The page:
When I was 21 and had landed one of my first “real” jobs as an executive assistant to a music producer, I ran into a gal in the copy room who had just lost her dog, an 11-year-old pug named Winnie. She was heartbroken and numb and in need of a listening ear, so we sat together on our lunch break and looked at Winnie’s photos, exchanging stories about pets and grief and hardships. Between sips of tomato soup and bites of aged cheddar cheese, I said the only thing I could think of that would appropriately take away a small portion of her pain: “I know exactly how you feel.”
“Do you have any dogs?” she asked.
“A pug,” I answered, wishing for the words to boomerang back into my mouth as quickly as they’d shot out. It was a total lie, of course – I was a renter in a new apartment building across from the ocean and no, I didn’t have a dog. I didn’t even have a fish or a cat or gracious, a plant. I spent the rest of the conversation bonding with my new friend over bracheocephalics and shortened life spans and kibbles, sharing fashioned stories of my deaf pug Franklin (who was based loosely from tales I’d seen on movies or read in books) – awkwardly trying to change the subject quickly so she wouldn’t remember me as the girl with a pug lest we be actual friends and not lunch break friends.
It was by far one of the weirder things I’ve ever done, and I still scratch my head at what could have possibly motivated me to orchestrate a faux life for a blip in the conversation. But I know this: I wanted her to feel understood. I wanted her to feel connected. I wanted her to belong.
Of course, I wanted those same things for myself – I’d just moved to Los Angeles and was aching for a friend. It was a natural reaction to want to establish roots, branching out into tangled friendships that grow leaves and shadow us – jut a bit – from a greater society. But I went about it in the wrong way, choosing manufactured empathy over authentic vulnerability.
Artist Naomi Okubo explores many of these concepts in her achingly vulnerable portraits, all of which depict herself in many situations. “I think that people are not always honest with each other,” she writes. “In my adolescence, I had felt fear what others thought about me. Through this experience, I have showed plural self-portraits in my works. This idea is that I could escape the fears that came from the relationship with others if all people in the world were myself.”
Of course, exploring the relationship with her own image and expression is only part of her mission. The other? Everyone else.
“I am interested in the relationship between oneself and others or society and [the] contradiction that happens among the relationships. Food, clothing and housing are basic for human living. Today, a lot of material flood in advanced countries such as Japan and the U.S. Although people do not need to concern about how they can get food and where they can find out housing, they focus on what they should wear in and how others see their appearance everyday… the excess admiration and adoration for ideal image ties to social problem over the fashion’s range: mental disorder, cosmetic surgery, and shopping dependence and related issues such as prostitution.”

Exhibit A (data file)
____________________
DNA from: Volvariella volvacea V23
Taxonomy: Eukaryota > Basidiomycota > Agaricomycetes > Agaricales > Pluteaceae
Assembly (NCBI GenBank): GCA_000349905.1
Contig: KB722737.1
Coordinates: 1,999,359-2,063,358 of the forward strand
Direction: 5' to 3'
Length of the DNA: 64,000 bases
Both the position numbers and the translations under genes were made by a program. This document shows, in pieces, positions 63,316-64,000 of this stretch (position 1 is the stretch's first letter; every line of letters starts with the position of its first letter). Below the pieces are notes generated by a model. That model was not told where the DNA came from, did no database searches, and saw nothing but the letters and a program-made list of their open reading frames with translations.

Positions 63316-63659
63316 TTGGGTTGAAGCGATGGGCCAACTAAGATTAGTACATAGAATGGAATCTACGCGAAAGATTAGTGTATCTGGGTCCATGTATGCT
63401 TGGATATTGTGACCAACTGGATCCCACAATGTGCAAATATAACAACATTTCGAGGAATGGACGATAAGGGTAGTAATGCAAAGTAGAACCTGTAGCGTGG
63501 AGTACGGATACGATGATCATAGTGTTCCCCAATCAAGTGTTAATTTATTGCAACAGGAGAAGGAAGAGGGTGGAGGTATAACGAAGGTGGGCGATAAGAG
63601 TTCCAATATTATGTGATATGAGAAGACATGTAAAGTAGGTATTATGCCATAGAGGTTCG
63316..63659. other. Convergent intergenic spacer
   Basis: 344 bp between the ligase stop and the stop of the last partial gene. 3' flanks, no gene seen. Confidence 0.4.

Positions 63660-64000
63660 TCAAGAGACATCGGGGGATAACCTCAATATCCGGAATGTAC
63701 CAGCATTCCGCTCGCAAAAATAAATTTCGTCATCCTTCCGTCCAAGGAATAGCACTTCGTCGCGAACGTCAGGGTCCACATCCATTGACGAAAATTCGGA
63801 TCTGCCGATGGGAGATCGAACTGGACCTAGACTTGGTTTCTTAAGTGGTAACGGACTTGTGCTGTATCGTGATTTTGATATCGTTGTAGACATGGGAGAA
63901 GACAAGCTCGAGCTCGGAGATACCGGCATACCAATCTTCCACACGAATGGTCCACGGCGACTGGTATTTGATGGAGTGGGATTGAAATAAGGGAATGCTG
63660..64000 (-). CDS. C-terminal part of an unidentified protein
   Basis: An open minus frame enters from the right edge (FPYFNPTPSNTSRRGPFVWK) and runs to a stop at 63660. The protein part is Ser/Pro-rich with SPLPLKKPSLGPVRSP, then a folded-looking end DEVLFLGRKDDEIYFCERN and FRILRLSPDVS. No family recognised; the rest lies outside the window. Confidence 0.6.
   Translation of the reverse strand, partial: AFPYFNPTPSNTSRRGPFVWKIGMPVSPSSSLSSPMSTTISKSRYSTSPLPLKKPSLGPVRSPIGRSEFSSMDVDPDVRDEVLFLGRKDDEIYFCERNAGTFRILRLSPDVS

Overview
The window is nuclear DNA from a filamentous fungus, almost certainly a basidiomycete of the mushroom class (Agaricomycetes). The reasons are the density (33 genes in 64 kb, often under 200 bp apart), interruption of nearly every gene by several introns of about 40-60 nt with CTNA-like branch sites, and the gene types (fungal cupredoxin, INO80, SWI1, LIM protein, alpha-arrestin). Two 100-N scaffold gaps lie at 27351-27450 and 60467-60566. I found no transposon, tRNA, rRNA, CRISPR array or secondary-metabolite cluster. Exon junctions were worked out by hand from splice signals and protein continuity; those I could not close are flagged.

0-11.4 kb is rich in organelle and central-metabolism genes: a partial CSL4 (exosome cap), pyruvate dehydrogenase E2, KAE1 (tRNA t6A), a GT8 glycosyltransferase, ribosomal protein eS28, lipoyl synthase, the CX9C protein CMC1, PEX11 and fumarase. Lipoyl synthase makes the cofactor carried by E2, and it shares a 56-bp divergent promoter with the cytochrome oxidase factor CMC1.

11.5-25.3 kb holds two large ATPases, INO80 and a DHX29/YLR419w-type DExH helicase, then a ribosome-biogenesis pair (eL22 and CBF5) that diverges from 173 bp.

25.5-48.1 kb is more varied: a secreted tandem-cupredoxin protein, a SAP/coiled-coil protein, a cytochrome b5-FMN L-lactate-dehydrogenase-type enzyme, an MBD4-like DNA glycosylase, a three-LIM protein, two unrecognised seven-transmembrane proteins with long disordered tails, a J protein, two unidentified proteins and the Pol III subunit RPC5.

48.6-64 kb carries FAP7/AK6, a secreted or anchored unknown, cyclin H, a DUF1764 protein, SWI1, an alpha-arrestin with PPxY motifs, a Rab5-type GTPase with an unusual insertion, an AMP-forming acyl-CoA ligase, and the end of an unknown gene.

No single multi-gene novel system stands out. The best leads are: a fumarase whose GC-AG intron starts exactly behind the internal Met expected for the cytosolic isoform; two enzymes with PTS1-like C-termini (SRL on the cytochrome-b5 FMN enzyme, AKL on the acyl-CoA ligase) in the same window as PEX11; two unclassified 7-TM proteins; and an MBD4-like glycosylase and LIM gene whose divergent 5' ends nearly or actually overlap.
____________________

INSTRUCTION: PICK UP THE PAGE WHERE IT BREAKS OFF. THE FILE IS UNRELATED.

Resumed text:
A particular portion of her words struck me this morning after a weekend of long pauses and heavy sighs, answering my own all-too-often-asked, “What should I wear?” conundrum. It’s a fabricated concern, of course, as the basic need for clothes is simply to protect. But there’s a deeper meaning behind the threads we choose to adorn ourselves with, and it’s one that Naomi explains well:
“I believe that fashion have two conflicted aspects: one side is to assert oneself: the other side is to harmonize oneself to the society. People try to harmonize with others and the society for smooth communication. However, the harmonization sometimes produces contradiction between the different images that they have and others do.”
And therein lies the dissonance, the strained push and pull between harmonizing and asserting, performing and protecting. We dress to fit a mold, but what happens when there is no mold to fit? When the definition changes – when the decorations we choose to assert begin to blur into the very camouflage we hide behind?
I’ve written about this before – many times, actually – and the concept seems to be shouting louder than ever as of late. Perhaps it’s nothing more than a personal conviction to rid my closet of unnecessary statements, the kind that I should be making with thoughts and ideas rather than leather and lace.
Or perhaps it’s something larger – a call to you. Perhaps I’m not alone, and you’re with me in these questions. Perhaps you’ve discovered your own version of balance – the beam that centers harmony and assertion – and are working to perfect your lean.
Perhaps you agree that these questions might point to a larger issue, one where we begin to manufacture empathy. The kind where we camouflage our stripes and tell tales of invisible pugs.*
Image Credit: Naomi Okubo
*Perhaps also, you are far more normal than I and have never once invented a fake pet. I’m predicting this to be likely.
p.s. The meaning of fashion.